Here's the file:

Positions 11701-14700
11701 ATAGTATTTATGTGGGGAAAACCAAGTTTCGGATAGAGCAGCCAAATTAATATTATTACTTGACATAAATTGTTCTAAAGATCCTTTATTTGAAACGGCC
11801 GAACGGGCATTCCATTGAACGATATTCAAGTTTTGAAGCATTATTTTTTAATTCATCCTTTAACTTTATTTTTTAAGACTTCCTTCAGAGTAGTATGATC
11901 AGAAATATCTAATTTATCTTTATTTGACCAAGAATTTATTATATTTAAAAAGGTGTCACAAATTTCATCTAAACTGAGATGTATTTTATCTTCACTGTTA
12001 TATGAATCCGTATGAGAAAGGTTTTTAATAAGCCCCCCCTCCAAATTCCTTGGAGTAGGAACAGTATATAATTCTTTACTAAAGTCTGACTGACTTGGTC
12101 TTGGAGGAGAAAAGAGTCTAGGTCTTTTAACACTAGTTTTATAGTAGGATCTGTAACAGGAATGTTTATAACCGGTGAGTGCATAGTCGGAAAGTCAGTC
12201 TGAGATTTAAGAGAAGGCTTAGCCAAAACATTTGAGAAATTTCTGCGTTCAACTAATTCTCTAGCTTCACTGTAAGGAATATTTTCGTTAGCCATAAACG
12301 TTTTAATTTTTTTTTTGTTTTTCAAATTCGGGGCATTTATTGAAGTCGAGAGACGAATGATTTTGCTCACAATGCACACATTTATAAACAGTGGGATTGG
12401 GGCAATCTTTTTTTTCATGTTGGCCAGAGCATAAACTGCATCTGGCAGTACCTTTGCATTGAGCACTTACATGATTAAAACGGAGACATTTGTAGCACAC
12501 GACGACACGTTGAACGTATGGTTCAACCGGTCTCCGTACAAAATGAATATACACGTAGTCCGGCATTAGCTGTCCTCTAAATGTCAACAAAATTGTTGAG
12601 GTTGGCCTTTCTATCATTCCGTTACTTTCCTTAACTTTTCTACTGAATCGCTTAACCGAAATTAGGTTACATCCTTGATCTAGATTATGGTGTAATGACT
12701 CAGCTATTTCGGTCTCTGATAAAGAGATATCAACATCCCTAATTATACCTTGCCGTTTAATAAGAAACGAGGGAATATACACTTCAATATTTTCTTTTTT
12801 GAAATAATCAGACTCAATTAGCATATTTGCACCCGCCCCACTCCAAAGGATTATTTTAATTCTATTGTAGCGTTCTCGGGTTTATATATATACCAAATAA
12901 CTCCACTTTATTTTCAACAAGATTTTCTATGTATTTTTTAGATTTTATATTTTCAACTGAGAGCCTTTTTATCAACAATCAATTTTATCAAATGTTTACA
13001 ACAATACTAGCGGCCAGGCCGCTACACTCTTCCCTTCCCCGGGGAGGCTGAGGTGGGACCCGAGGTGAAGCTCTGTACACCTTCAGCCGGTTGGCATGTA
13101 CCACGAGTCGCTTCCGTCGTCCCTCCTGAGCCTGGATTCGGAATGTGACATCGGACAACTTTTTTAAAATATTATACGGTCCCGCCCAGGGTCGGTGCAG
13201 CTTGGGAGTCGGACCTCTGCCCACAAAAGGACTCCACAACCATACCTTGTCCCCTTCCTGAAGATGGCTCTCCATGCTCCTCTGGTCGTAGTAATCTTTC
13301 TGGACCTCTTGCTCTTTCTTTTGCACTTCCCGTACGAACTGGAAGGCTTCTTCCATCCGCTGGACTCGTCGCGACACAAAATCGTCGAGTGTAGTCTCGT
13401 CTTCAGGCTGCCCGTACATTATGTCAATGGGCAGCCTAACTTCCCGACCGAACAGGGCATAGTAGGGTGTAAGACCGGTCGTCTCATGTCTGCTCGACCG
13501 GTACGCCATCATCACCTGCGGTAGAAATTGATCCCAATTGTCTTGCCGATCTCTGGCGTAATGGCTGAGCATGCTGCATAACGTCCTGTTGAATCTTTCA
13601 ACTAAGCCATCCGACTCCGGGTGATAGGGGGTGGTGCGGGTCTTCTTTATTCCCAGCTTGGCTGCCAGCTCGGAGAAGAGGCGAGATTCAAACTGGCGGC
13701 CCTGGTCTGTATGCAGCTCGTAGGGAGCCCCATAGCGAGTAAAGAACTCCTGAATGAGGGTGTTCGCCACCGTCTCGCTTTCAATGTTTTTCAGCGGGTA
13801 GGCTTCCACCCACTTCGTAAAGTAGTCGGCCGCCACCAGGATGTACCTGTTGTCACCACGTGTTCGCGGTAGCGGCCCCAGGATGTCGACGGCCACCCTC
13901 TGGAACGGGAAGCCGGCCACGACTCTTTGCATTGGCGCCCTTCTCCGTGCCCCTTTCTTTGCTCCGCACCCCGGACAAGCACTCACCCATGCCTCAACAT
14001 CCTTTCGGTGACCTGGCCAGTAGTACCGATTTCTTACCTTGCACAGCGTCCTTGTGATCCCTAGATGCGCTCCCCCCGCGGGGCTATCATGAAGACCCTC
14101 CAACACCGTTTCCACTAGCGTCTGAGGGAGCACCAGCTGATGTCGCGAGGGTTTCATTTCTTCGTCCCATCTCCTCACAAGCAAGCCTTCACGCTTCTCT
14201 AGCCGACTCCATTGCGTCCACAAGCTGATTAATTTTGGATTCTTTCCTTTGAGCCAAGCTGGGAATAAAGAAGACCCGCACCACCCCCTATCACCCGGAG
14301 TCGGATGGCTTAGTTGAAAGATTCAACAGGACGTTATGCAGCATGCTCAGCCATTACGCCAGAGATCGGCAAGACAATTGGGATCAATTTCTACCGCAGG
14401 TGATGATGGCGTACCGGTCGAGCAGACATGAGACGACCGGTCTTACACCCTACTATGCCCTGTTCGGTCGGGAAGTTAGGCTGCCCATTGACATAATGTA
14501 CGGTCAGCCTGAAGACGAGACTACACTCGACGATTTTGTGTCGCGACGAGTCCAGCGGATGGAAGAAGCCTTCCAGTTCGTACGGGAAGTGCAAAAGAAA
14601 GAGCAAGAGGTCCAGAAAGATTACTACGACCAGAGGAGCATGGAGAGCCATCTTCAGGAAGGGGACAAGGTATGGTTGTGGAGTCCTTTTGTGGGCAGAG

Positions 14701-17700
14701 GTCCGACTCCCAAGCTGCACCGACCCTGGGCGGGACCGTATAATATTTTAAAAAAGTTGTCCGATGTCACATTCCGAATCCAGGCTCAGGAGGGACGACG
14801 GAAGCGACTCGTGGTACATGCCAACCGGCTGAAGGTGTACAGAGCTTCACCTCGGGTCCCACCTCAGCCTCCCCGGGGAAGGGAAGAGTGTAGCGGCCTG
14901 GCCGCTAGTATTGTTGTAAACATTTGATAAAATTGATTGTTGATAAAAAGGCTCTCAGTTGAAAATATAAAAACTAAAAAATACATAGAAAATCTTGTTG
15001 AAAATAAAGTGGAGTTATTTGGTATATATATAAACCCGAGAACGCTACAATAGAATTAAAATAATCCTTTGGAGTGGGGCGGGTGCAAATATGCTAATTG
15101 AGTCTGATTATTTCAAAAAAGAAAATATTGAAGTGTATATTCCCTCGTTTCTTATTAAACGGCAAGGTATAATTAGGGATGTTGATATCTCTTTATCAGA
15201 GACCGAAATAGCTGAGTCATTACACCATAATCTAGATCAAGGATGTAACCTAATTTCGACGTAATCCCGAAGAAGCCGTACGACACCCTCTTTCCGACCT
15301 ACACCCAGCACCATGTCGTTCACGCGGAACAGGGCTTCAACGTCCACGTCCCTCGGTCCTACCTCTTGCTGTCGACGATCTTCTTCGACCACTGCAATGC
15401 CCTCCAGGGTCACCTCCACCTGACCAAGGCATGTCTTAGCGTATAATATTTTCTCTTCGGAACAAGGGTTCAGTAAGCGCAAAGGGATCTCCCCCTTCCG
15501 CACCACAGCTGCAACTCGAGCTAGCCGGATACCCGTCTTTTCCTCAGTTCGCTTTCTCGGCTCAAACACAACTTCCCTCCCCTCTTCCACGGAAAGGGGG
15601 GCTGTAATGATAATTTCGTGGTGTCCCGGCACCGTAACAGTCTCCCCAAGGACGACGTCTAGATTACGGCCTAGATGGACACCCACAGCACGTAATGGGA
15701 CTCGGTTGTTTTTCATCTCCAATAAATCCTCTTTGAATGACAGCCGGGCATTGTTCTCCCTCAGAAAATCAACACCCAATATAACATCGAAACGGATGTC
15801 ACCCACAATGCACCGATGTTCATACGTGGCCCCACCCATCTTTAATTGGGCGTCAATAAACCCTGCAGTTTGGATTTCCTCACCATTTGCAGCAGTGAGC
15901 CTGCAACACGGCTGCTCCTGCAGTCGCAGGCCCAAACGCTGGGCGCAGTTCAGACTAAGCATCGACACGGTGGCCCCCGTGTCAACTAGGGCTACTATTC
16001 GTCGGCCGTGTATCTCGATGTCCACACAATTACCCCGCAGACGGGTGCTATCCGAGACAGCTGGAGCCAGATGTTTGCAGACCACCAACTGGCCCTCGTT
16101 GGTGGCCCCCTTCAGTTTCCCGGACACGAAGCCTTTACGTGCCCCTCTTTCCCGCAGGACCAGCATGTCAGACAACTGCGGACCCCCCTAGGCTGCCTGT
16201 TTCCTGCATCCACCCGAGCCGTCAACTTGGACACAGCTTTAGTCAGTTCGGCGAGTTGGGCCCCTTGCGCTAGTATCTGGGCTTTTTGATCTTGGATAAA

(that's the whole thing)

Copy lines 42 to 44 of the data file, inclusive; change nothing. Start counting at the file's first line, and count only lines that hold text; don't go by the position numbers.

15601 GCTGTAATGATAATTTCGTGGTGTCCCGGCACCGTAACAGTCTCCCCAAGGACGACGTCTAGATTACGGCCTAGATGGACACCCACAGCACGTAATGGGA
15701 CTCGGTTGTTTTTCATCTCCAATAAATCCTCTTTGAATGACAGCCGGGCATTGTTCTCCCTCAGAAAATCAACACCCAATATAACATCGAAACGGATGTC
15801 ACCCACAATGCACCGATGTTCATACGTGGCCCCACCCATCTTTAATTGGGCGTCAATAAACCCTGCAGTTTGGATTTCCTCACCATTTGCAGCAGTGAGC